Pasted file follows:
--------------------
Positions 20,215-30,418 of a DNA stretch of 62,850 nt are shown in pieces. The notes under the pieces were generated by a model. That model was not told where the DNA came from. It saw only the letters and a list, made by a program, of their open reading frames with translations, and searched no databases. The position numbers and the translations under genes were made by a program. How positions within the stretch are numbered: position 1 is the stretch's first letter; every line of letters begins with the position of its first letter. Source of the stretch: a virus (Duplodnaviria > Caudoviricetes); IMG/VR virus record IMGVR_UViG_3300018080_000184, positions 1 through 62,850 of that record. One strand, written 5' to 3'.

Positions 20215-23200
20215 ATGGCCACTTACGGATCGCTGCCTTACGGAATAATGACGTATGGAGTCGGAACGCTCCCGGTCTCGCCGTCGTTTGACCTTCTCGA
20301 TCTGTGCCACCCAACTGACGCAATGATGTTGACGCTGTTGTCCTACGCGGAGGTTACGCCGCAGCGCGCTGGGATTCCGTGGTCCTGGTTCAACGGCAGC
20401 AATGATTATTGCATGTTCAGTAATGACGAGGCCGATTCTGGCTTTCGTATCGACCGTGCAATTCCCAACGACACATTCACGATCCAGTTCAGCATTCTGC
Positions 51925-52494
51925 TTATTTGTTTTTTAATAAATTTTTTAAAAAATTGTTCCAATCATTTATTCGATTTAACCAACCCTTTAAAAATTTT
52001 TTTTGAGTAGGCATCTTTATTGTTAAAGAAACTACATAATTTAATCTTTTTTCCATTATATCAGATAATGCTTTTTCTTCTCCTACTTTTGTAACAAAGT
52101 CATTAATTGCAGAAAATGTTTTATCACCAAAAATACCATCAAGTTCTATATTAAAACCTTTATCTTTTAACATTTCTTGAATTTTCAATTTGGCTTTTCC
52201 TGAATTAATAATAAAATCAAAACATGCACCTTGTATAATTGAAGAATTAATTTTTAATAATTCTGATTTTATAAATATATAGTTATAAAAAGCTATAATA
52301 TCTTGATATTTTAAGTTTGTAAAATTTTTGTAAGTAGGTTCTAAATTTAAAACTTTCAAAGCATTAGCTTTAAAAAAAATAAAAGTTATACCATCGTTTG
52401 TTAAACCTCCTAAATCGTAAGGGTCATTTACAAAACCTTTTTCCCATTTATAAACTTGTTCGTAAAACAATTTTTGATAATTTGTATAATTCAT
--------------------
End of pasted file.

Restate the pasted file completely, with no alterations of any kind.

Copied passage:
Positions 20,215-30,418 of a DNA stretch of 62,850 nt are shown in pieces. The notes under the pieces were generated by a model. That model was not told where the DNA came from. It saw only the letters and a list, made by a program, of their open reading frames with translations, and searched no databases. The position numbers and the translations under genes were made by a program. How positions within the stretch are numbered: position 1 is the stretch's first letter; every line of letters begins with the position of its first letter. Source of the stretch: a virus (Duplodnaviria > Caudoviricetes); IMG/VR virus record IMGVR_UViG_3300018080_000184, positions 1 through 62,850 of that record. One strand, written 5' to 3'.

Positions 20215-23200
20215 ATGGCCACTTACGGATCGCTGCCTTACGGAATAATGACGTATGGAGTCGGAACGCTCCCGGTCTCGCCGTCGTTTGACCTTCTCGA
20301 TCTGTGCCACCCAACTGACGCAATGATGTTGACGCTGTTGTCCTACGCGGAGGTTACGCCGCAGCGCGCTGGGATTCCGTGGTCCTGGTTCAACGGCAGC
20401 AATGATTATTGCATGTTCAGTAATGACGAGGCCGATTCTGGCTTTCGTATCGACCGTGCAATTCCCAACGACACATTCACGATCCAGTTCAGCATTCTGC
Positions 51925-52494
51925 TTATTTGTTTTTTAATAAATTTTTTAAAAAATTGTTCCAATCATTTATTCGATTTAACCAACCCTTTAAAAATTTT
52001 TTTTGAGTAGGCATCTTTATTGTTAAAGAAACTACATAATTTAATCTTTTTTCCATTATATCAGATAATGCTTTTTCTTCTCCTACTTTTGTAACAAAGT
52101 CATTAATTGCAGAAAATGTTTTATCACCAAAAATACCATCAAGTTCTATATTAAAACCTTTATCTTTTAACATTTCTTGAATTTTCAATTTGGCTTTTCC
52201 TGAATTAATAATAAAATCAAAACATGCACCTTGTATAATTGAAGAATTAATTTTTAATAATTCTGATTTTATAAATATATAGTTATAAAAAGCTATAATA
52301 TCTTGATATTTTAAGTTTGTAAAATTTTTGTAAGTAGGTTCTAAATTTAAAACTTTCAAAGCATTAGCTTTAAAAAAAATAAAAGTTATACCATCGTTTG
52401 TTAAACCTCCTAAATCGTAAGGGTCATTTACAAAACCTTTTTCCCATTTATAAACTTGTTCGTAAAACAATTTTTGATAATTTGTATAATTCAT